# High Time Crankshaft

Discussion in 'Firewall Forward / Props / Fuel system' started by Kyle Boatright, Mar 25, 2015.

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1. Mar 25, 2015

### Kyle Boatright

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Assuming a Lycoming crank has been gently cared for over its life - no acro, no prop strikes, yada yada yada, at what point does one look at the logbooks and say "Whoa, that's a lot of hours, maybe I replace this crank at overhaul, regardless of condition." Or, being a steel part, are hours irrelevant?

Why do I ask? Because I'm looking at some engine cores, but the times are high, IMO...

2. Mar 25, 2015

### don january

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as a welder of over thirty years I'd be asking myself, Fatigue, can't really see it in metal at times but it's there

3. Mar 25, 2015

### Jay Kempf

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How do you intend to use the rebuilt motor? Certified? Experimental? Overhaul yourself?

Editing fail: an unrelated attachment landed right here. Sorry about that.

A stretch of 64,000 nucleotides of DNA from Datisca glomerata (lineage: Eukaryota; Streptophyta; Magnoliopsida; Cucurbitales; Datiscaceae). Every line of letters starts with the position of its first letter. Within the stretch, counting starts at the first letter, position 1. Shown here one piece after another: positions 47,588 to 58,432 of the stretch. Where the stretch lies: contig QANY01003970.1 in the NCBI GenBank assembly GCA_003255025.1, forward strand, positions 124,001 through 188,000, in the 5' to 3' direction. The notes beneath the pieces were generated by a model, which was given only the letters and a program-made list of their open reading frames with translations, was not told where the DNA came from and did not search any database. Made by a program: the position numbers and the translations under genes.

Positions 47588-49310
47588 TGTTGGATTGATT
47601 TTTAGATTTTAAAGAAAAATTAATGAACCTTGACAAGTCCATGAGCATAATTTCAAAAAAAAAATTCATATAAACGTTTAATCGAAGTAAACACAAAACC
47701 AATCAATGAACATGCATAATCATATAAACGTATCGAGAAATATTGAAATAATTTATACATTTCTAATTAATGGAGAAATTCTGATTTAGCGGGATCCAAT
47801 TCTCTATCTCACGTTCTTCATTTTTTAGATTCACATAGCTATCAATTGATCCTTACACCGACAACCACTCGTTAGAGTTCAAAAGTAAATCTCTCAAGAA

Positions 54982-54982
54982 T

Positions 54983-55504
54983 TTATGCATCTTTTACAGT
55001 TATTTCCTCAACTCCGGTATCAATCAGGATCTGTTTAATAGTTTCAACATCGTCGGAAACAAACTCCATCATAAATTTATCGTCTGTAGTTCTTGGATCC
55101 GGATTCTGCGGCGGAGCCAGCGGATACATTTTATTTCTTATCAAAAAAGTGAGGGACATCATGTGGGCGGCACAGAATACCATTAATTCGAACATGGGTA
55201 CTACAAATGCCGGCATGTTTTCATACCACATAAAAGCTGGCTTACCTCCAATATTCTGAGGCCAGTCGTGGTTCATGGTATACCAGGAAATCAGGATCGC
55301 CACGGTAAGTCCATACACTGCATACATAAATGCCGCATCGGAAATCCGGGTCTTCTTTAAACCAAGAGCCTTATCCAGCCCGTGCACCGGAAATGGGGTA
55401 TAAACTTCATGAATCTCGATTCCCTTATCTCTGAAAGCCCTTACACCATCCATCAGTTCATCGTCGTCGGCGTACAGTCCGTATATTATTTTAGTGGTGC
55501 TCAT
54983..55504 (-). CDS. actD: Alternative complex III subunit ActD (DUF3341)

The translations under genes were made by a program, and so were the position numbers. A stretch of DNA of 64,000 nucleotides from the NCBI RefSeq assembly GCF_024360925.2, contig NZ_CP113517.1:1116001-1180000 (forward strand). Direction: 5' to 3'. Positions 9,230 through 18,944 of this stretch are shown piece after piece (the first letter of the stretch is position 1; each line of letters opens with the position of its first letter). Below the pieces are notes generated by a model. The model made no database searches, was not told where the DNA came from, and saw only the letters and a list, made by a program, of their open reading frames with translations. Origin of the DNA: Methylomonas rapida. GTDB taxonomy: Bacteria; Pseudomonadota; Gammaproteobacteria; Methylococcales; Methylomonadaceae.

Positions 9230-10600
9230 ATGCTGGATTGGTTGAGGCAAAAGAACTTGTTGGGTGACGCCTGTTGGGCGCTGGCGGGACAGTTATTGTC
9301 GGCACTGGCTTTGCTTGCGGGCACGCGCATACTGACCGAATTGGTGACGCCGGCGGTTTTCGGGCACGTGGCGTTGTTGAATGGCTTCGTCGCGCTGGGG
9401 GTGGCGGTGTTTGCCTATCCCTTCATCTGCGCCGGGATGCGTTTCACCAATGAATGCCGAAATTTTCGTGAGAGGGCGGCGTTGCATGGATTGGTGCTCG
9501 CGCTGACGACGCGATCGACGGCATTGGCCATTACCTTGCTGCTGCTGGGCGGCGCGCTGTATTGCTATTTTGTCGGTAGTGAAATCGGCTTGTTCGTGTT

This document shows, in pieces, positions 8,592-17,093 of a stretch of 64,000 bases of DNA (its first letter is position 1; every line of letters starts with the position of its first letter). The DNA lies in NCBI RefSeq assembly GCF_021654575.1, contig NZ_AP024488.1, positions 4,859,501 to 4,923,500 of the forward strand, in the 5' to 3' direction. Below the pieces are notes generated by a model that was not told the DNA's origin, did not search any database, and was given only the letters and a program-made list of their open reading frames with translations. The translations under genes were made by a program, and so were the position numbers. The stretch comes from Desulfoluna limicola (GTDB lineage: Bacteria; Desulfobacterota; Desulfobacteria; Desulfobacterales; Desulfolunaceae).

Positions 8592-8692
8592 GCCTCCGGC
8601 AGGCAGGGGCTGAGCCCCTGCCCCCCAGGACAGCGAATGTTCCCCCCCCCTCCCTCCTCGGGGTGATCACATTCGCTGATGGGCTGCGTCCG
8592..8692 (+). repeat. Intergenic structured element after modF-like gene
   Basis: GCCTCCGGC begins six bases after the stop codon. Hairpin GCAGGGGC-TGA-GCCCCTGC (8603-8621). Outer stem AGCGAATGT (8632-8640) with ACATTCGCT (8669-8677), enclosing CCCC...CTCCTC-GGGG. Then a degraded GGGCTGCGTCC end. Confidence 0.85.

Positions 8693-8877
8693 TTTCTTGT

4. Mar 25, 2015

### Kyle Boatright

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Not sure any of those issues change the decision making process. But the end use would be experimental. Not sure if I'll OH it or farm it out.

5. Mar 25, 2015

### Jay Kempf

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Maybe send the crank off to a certified repair station. If using it in experimental you need to decide if you will keep the engine current. That is an insurance decision. Most people that have been rebuilding cars can handle rebuilding an aircraft engine. But if you want to maintain the log you need to at least be under the watchful eye of an A&P willing to sign the engine log and he has to split the case if you are worried about the crank. Most of these engines are 40+ years old now. Haven't seen anyone saying throw any parts away. Rebuild stations do non destructive testing and either scrap or rebuild a part and put it back in service zero time. If I was worried about a crank shaft I would send it to someone that could make a real certified determination. The rest is just like any engine rebuild.